The European Union’s fortunes look to be on the rise. When Emmanuel Macron topped the poll in the first round of France’s presidential election – putting him on course for the Elysée Palace in the final round on 7 May – there emerged a single clear message from what political analysts had been describing as an unprecedented muddle.
The message is that this French election joins at least three others this year as more a European than a domestic election. The snap 8 June election called last week by British Prime Minister Theresa May is all about Brexit. The mid-March general election in the Netherlands marked a significant defeat for Eurosceptic Geert Wilders. September’s German elections will determine Berlin’s future positions on many key EU questions.
But the outcome of the French election is unquestionably the most vital. The country’s left-right political tussle is being eclipsed by starkly different positions on the EU’s future.
All around Europe there have been fears that if the National Front’s Marine Le Pen were to gain the presidency it would spell the end for the EU in its present form. Her battle cry has been withdrawal from the eurozone and a ‘Frexit’ referendum on quitting the EU.
These threats alone guarantee Macron the support of many voters other than rabid Eurosceptics; his platform is encouragingly Europhile. He wants eurozone reform in the shape of a common budget under a eurozone ‘finance minister’, and he also proposes ‘democratic conventions’ to identify EU reform priorities.
Whether Macron can reconcile his pro-market reforms to boost France’s competitiveness with his stance on supportive social policies remains to be seen. The unpopularity of the current President, François Hollande, stems in large measure from attempting just that.
But if elected president, Emmanuel Macron’s most significant achievement would be to breathe new life into the Franco-German ‘locomotive’. The Paris-Berlin axis that had driven European unity forward for many years lost momentum when French support waned, and now it looks set for revival.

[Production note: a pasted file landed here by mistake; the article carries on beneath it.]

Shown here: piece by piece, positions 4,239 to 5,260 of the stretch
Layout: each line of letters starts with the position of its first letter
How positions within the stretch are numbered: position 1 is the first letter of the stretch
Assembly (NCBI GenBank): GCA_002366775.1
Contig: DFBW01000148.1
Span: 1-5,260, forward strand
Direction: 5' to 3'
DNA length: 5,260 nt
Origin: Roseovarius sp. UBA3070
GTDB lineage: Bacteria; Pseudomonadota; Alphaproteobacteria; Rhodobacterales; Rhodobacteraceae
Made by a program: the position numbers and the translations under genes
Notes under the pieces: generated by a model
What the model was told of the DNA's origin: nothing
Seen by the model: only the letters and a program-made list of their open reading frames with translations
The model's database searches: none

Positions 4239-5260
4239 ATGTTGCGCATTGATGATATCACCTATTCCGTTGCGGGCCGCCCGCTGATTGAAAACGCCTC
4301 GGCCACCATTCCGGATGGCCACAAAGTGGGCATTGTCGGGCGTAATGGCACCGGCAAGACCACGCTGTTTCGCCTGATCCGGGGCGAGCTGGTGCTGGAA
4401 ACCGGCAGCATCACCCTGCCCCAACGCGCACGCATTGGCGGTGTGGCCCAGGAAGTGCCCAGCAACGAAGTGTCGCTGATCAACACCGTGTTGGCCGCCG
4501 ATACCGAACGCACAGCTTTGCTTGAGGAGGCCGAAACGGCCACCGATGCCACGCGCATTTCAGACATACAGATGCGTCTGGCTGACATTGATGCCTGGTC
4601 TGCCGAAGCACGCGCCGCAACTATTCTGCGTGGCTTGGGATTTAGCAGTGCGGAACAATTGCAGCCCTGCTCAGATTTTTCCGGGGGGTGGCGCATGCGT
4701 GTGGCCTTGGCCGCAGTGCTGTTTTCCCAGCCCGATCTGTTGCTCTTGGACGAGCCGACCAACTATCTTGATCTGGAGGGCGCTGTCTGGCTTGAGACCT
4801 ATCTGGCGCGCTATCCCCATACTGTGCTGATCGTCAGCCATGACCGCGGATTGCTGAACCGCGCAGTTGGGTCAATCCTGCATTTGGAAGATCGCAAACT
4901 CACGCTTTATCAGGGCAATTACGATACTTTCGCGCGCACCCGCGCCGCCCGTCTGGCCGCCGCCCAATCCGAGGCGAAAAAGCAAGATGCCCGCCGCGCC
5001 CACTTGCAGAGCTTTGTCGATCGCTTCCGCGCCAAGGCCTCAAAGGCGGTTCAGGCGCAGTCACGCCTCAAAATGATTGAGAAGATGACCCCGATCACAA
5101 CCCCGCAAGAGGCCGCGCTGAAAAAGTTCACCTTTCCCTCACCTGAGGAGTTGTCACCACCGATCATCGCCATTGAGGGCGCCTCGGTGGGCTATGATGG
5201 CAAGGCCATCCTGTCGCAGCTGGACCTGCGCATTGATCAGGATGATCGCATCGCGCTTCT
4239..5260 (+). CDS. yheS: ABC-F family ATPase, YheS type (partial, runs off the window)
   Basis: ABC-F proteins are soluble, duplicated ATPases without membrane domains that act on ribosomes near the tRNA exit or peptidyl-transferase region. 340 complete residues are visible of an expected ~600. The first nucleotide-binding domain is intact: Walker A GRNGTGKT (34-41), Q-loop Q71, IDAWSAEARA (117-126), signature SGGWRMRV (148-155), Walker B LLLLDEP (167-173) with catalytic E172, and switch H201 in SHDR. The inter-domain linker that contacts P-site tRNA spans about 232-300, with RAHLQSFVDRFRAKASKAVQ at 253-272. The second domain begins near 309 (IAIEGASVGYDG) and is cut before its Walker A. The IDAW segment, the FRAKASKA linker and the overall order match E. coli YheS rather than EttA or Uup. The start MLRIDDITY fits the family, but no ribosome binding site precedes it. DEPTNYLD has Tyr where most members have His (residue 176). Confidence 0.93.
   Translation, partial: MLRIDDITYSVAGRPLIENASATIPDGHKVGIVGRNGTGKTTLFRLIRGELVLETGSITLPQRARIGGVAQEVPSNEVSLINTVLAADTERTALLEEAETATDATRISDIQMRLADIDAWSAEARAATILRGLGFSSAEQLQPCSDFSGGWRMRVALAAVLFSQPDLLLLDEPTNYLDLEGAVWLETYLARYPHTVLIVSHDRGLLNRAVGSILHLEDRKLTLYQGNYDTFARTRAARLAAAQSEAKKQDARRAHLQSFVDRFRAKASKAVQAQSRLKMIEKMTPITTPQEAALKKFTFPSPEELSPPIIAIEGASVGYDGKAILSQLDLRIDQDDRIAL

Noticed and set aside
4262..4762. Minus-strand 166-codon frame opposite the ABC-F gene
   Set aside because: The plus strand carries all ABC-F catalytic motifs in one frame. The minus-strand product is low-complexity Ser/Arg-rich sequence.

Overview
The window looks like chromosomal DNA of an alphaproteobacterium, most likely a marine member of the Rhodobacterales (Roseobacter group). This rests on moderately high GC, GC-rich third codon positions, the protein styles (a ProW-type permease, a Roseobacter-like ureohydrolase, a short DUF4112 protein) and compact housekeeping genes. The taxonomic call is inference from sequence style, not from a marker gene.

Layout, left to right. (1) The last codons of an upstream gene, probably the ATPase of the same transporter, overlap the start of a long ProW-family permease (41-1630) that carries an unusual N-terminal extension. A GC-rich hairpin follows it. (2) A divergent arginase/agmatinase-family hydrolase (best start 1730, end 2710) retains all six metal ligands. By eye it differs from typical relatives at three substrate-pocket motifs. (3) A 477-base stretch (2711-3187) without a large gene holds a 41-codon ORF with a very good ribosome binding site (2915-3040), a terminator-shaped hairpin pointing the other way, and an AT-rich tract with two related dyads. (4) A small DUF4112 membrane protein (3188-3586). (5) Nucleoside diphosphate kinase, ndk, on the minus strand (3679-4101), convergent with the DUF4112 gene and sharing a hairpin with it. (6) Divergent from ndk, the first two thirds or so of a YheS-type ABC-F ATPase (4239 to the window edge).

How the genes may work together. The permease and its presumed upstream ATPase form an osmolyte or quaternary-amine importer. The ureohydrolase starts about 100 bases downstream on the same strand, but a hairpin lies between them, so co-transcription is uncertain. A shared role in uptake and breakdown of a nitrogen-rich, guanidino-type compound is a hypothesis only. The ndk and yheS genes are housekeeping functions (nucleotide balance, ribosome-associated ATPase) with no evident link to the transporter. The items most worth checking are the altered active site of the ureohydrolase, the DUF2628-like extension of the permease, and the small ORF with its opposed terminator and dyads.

Macron’s pro-European stance is important for revitalising the EU. Also significant for the future of Europe is Macron’s refreshing and counter-intuitive no-holds-barred defence of liberal democratic values.
Certainly, Le Pen’s performance in the first round is proof of the continuing appeal of populist and nativist politicians who can win over disaffected anti-globalisation Europeans with simplistic (and misleading) messages. Her party is not going to go away.
And let’s not overlook the frustrations of those who voted for Jean-Luc Mélenchon’s mix of social reform, higher public spending and hostility to the EU.
But with Macron eschewing nostalgic nationalism in favour of hope and openness, France has sent an important message to those who thought populism and bigotry provided the only road to electoral success.
Not all Europeans want to turn back the clock. Many have the confidence and the courage to make globalisation work for them. Many believe in an open and progressive Europe. Many want hope. And most are fed up with traditional political parties and their time-honoured left-right divide, especially on economic issues.
There are other lessons to be learned by European politicians, especially ahead of British and German elections and for those preparing for the European Parliament polls in 2019.
Macron stands in stark contrast to the divisive ‘us and them’ rhetoric from US President Donald Trump and the hard-hitting anti-immigration stance taken by May and those pushing for a hard Brexit. Like Dutch GreenLeft leader Jesse Klaver and Austria’s Alexander Van der Bellen, Macron has stayed on message with his views on tolerance, inclusion and ending discrimination.
Significantly, unlike May and Dutch Premier Mark Rutte, who have embraced aspects of the tough anti–immigrant agenda espoused by populists, Macron stayed true to his agenda of an open France, even in the face of public outrage at the tragic terrorist attack just days before the elections.
Macron campaigned energetically for the votes of France’s disaffected citizens of immigrant descent, voicing anger at their marginalisation, insisting they were part of France’s future and saying he favoured ‘positive discrimination’ to end decades of neglect.
His campaign was refreshingly free of anti-Muslim diatribes. Macron has told voters security will ‘not be better served by closing national borders,’ and insisted even as Le Pen lashed out against Islam that ‘No religion is a problem in France today. We have a duty to let everybody practice their religion with dignity.’
On 7 May, France once again faces a historical choice. It can opt to look inwards, leave the EU, and embrace policies based on hate and fear. Or French voters can really move ‘forward’ with a politician whose upbeat message will, in Macron’s own words, highlight ‘the new face of French hope’.
Originally published on Friends of Europe
Friends of Europe
Giles Merritt is founder and Chairman of the think tank Friends of Europe and its policy journal, Europe’s World. He was foreign correspondent for the Financial Times and is Advisory Board Member of the Scottish Centre on European Relations
Friends of Europe
Shada Islam is Director of Europe and Geopolitics at Friends of Europe, where she is responsible for policy oversight of initiatives, activities and publications. She writes on EU foreign and security policy, EU-Asia relations, and trade and development issues.